Sleep and Depression
|Roseanne Armitage, Ph.D.|
Some people have more trouble adjusting to time changes than others, according to Roseanne Armitage, Ph.D., a U-M professor of psychiatry who directs the Sleep and Chronophysiology Laboratory at the U-M Depression Center. Armitage studies the connection between sleep and circadian rhythm disturbances and psychiatric illness.
Her research indicates that people with depression or bipolar disorder have circadian rhythm disturbances similar to those seen in people suffering from jet lag or lack of sleep. Depressed patients also are more vulnerable to jet lag and sleep deprivation, because it’s much more difficult for them to reset their circadian clock. So for people at risk for depression, maintaining a regular sleep cycle is especially important.
Armitage’s research suggests that disturbances in sleep and circadian rhythms can be a precursor to, not just a result of, depression. So treating depression alone without addressing the underlying sleep problem is not enough, because the depression is likely to return.
“It doesn’t mean that everybody who has circadian rhythm abnormalities or sleep disturbances will go on to develop depression or substance abuse, but the risk is significantly higher,” Armitage explains.
Armitage’s research shows that the link between abnormal circadian rhythms and depression can show up at an alarmingly early age. One of her studies involves 7- and 8-year-old girls who have been diagnosed with depression. Using actigraphs — watches that measure motion and record light levels every 60 seconds — Armitage tracked each girl’s pattern of activity for 21 days.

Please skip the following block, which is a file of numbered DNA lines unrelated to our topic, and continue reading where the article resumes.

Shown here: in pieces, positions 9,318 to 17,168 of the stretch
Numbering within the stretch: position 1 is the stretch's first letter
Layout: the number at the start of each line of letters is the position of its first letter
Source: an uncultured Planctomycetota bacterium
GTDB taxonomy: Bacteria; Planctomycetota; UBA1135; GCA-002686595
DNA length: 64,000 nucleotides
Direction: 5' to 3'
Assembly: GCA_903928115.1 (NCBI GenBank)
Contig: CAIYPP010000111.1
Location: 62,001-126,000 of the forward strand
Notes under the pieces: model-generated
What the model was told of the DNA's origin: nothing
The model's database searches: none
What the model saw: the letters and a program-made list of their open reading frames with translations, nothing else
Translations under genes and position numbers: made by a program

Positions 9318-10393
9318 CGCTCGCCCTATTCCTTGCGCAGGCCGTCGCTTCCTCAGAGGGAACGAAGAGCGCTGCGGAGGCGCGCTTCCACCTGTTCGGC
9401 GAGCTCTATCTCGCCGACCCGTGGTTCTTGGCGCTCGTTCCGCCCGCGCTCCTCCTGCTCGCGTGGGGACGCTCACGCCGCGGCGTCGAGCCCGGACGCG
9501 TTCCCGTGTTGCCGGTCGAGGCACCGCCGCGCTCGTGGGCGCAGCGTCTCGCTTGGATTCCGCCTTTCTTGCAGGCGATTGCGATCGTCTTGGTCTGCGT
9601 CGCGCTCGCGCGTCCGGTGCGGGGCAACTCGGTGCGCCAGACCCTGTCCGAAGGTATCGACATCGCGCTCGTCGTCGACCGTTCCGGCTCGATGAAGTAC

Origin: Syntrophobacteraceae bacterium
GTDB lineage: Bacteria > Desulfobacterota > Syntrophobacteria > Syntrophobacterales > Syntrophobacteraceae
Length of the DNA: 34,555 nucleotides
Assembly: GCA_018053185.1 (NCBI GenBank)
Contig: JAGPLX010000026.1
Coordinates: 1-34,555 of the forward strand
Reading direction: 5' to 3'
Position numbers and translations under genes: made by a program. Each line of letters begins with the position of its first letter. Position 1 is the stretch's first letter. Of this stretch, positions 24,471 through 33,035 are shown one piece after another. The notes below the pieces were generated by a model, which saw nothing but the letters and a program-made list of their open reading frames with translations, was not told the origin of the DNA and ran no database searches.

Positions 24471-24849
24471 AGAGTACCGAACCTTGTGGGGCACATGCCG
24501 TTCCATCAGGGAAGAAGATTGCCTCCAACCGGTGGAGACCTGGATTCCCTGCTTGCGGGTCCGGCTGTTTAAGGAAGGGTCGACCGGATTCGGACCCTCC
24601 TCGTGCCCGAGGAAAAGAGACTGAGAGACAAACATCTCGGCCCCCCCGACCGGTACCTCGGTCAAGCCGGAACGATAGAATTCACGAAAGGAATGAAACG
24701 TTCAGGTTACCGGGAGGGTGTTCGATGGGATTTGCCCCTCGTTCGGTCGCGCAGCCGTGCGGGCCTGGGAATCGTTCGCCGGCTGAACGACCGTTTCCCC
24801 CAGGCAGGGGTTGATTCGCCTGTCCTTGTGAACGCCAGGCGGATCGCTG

“If you look at how your day is organized, you switch tasks or take a rest about every 90 minutes,” Armitage explains. “This 90-minute rhythm persists throughout the sleep period in the REM/non-REM sleep cycle. One of the things we noticed in these young depressed girls is that the strength or amplitude of their rhythm was half what it is in healthy girls,” she says.
In another study, Armitage is testing a behavioral intervention approach to strengthen circadian rhythms and see if this can improve or prevent depression. Her research subjects are children who have been diagnosed with depression or have a high risk of developing the disease, because they have a parent with depression.
Children in the program follow a strict schedule with regular periods of activity and light exposure at appropriate times during the day. They wake up, eat, exercise and go to bed at the same time every day, even on weekends. After just eight weeks on the program, the children showed tremendous improvement in the strength of their circadian rhythms, according to Armitage.
“One of the things we want families to recognize is that if you have kids at high-risk for depression, the last thing you want to do is keep an erratic sleep/wake schedule,” she says. “No staying up late and sleeping until noon on the weekend, and then getting up at 6 a.m. on Monday.”
That advice about maintaining a regular sleep cycle goes for adults, too, Armitage adds. “If you are at risk for depression, cheating a little sleep-wise packs a bigger wallop then it does for a healthy individual.”
From Medicine at Michigan Vol 9, Number 1, Spring 2007